Apostles

Anti-Papal Movement

Aryanism

Augustine

Bible

Catholic Church

Christian Church in the Middle Ages

Christian Church, Separation of

Christianity

Conversion of Constantine

Development of World Religions

Jesus Christ

Origins of Christianity

Paul/Saul

Persecutions of the Christians in Gaul

Reformed Churches

Rise and Triumph of Christianity

Rise of Christianity

Roman Church

A History Christianity

Edited By: Robert A. Guisepi

The Rise And Triumph Of Christianity

 

The Rise And Triumph Of Christianity

 

     Through the long centuries that witnessed the decline of the Roman Empire

and the invasions of the Germans, an increasingly powerful force became

evident in the Mediterranean world. The Christian religion's long and arduous

struggle for converts eventually led to victory over Roman and German alike.

Some older historians have singled Christianity out as the most significant

cause of Rome's fall. Most scholars today would not agree with that earlier

judgment, but none would deny that Christianity played a vital role in the

transformation of the classical world into the new civilization of medieval

Europe.

 

Post-Exilic Jewish Nationalism

 

     When the Principate of Augustus was laying the foundations of Rome's

imperial greatness, events were taking place in the distant Roman province of

Judea that would one day alter the course of Western history. Following the

conquests of Alexander the Great in the Near East, Palestine was ruled first

by the Ptolemies and then by the Seleucids. Since their return from exile in

Babylonia in 538 B.C., the Jews in Palestine had created a theocratic

community, based on the Torah, God's Law, originally revealed to Moses and

contained in the Pentateuch (the first five books of the Old Testament), and

later supplemented by the teachings of the prophets and the writings of

priests and scholars.

 

     Religious life centered on the Temple at Jerusalem, which echoed with the cry "Hallelujah" ("Praise Yahweh") in thanksgiving for Yahweh's gracious

dealing with his people. The most powerful figure was the high priest, who was assisted by the Sanhedrin, the high court for the enforcement of the Law.

Since there was no distinction between civil and religious law, the

jurisdiction of the Sanhedrin covered all aspects of Jewish life.

 

     The Hebrews, the "People of God," were tightly knit; even Jewish groups

outside Palestine were linked by spiritual bonds to the Temple and to a law

they believed to be divinely inspired. But, unable to participate in the

services of the Temple at Jerusalem, the Jews of the Diaspora (the

"Scattering") met in local synagogues (from the Greek word for "assembly") for public worship and instruction in the Scriptures. In the long run, the

synagogue, which probably first arose during the Babylonian Exile, outlived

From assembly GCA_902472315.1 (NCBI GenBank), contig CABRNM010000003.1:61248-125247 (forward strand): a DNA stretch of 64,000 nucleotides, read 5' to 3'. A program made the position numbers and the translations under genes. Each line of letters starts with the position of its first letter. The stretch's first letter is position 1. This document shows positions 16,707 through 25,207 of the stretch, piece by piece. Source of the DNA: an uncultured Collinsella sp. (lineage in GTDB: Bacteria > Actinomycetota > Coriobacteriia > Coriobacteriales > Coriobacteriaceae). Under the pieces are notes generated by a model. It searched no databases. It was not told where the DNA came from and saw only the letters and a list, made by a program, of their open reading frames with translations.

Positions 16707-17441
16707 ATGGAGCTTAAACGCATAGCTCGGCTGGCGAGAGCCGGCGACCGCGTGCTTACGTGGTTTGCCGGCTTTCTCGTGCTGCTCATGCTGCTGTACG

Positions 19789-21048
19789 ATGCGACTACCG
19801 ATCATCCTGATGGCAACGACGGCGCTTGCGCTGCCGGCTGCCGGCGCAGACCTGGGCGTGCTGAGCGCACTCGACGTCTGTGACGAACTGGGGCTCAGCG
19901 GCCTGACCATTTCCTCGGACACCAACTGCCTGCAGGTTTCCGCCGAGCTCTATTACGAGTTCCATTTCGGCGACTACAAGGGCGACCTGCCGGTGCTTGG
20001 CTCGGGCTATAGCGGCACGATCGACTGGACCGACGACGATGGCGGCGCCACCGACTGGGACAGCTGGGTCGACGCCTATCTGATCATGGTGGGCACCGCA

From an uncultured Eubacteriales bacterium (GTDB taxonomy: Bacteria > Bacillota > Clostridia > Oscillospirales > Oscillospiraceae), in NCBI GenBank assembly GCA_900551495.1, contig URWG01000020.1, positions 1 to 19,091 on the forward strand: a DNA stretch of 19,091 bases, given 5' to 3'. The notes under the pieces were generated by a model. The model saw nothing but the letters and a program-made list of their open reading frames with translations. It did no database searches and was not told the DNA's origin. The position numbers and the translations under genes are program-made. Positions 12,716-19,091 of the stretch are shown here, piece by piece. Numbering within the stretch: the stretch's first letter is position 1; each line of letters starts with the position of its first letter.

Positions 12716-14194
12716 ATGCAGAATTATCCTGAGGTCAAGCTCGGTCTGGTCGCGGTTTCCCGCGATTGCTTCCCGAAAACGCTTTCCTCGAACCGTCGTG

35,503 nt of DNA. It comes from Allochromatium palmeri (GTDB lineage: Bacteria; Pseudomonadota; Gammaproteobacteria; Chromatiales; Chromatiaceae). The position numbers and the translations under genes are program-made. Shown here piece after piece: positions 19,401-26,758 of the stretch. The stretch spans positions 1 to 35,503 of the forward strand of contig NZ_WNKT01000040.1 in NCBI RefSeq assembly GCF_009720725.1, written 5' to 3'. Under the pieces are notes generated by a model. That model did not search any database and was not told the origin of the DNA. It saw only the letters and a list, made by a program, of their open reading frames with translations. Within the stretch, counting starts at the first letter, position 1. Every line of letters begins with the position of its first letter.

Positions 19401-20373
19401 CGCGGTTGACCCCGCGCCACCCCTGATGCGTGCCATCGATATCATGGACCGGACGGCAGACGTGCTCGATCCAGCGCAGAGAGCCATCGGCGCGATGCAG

the Temple to become the heart of Judaism. Ultimately, it influenced the forms of worship in the Christian church and the Muslim mosques.

 

     During the Hellenistic Age, Greek influences were constantly at work

among the Jews. Most Jews outside Palestine spoke Greek, and a Greek

translation of the Hebrew Scriptures became a necessity. Called the Septuagint (Latin for "seventy") from the tradition that it was the work of seventy scholars whose independent translations were miraculously identical, it was produced at Alexandria in the third century B.C.

 

     Greek influences contributed to factionalism among the Jews in Judea.

Eventually, one extremely pious group came to blows with the aristocratic

pro-Greek Sadducees, as they came to be called, who were favored by the

Seleucid rulers of Palestine. This internal conflict gave the Seleucid king an

opportunity to intervene, and in 168 B.C., seeking to Hellenize the Jews,

he ordered the Temple dedicated to the worship of Zeus. Viewing this decree as a blasphemous defilement, the Jews rebelled. Under their leader, Judas

Maccabaeus, they rededicated the Temple to Yahweh and in 142 B.C. won their independence from the Seleucids.

 

     Although Judas and his immediate successors contented themselves with the title of high priest, later members of the family were known as kings. In time these rulers became worldly and corrupt; factionalism flared up again,

resulting in persecution and bloodshed. It was in the midst of a civil war

that the Roman legions first made their appearance.

 

Roman Occupation Of Palestine

 

     Adopting the practice habitually followed by eastern Mediterranean

states, one Jewish faction appealed to Rome for aid. Pompey, who was then

completing his pacification of Asia Minor and Syria, ended the civil war in 63

B.C. by making Judea subject to the Roman governor of Syria.

 

     Eventually, Herod the Great, a half-Jewish, half-Arab leader from Edom

just south of Judea, rose to power as a tool of the Romans. Appointed by Mark

Antony, Herod served as king of Judea from 37 to 4 B.C. He erected a

magnificent palace, a theater, and a hippodrome and rebuilt the Temple on a

lavish scale. To the Jews, however, Herod remained a detested usurper who